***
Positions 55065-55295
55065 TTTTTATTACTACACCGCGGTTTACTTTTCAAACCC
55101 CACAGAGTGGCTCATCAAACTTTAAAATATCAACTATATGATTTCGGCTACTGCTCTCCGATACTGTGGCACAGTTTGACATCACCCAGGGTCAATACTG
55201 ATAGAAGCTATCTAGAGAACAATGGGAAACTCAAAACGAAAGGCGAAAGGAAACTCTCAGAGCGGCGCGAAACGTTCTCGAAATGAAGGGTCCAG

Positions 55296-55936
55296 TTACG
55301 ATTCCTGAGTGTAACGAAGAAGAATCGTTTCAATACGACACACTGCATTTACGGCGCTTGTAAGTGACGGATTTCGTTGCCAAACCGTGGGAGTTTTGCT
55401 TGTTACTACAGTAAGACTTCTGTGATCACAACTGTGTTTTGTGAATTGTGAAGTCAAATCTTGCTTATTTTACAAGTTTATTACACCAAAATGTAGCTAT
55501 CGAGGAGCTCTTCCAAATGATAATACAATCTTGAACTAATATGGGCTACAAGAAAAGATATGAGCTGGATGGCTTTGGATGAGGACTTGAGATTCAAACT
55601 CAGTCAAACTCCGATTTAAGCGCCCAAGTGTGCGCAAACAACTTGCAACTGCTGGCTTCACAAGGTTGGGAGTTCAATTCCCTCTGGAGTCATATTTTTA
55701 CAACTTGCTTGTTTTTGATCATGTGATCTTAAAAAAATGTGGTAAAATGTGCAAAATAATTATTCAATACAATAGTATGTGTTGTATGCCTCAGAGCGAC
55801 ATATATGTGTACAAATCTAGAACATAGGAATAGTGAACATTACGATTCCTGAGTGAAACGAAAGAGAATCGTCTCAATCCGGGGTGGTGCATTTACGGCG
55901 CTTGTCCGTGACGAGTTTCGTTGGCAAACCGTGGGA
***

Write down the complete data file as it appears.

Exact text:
Positions 55065-55295
55065 TTTTTATTACTACACCGCGGTTTACTTTTCAAACCC
55101 CACAGAGTGGCTCATCAAACTTTAAAATATCAACTATATGATTTCGGCTACTGCTCTCCGATACTGTGGCACAGTTTGACATCACCCAGGGTCAATACTG
55201 ATAGAAGCTATCTAGAGAACAATGGGAAACTCAAAACGAAAGGCGAAAGGAAACTCTCAGAGCGGCGCGAAACGTTCTCGAAATGAAGGGTCCAG

Positions 55296-55936
55296 TTACG
55301 ATTCCTGAGTGTAACGAAGAAGAATCGTTTCAATACGACACACTGCATTTACGGCGCTTGTAAGTGACGGATTTCGTTGCCAAACCGTGGGAGTTTTGCT
55401 TGTTACTACAGTAAGACTTCTGTGATCACAACTGTGTTTTGTGAATTGTGAAGTCAAATCTTGCTTATTTTACAAGTTTATTACACCAAAATGTAGCTAT
55501 CGAGGAGCTCTTCCAAATGATAATACAATCTTGAACTAATATGGGCTACAAGAAAAGATATGAGCTGGATGGCTTTGGATGAGGACTTGAGATTCAAACT
55601 CAGTCAAACTCCGATTTAAGCGCCCAAGTGTGCGCAAACAACTTGCAACTGCTGGCTTCACAAGGTTGGGAGTTCAATTCCCTCTGGAGTCATATTTTTA
55701 CAACTTGCTTGTTTTTGATCATGTGATCTTAAAAAAATGTGGTAAAATGTGCAAAATAATTATTCAATACAATAGTATGTGTTGTATGCCTCAGAGCGAC
55801 ATATATGTGTACAAATCTAGAACATAGGAATAGTGAACATTACGATTCCTGAGTGAAACGAAAGAGAATCGTCTCAATCCGGGGTGGTGCATTTACGGCG
55901 CTTGTCCGTGACGAGTTTCGTTGGCAAACCGTGGGA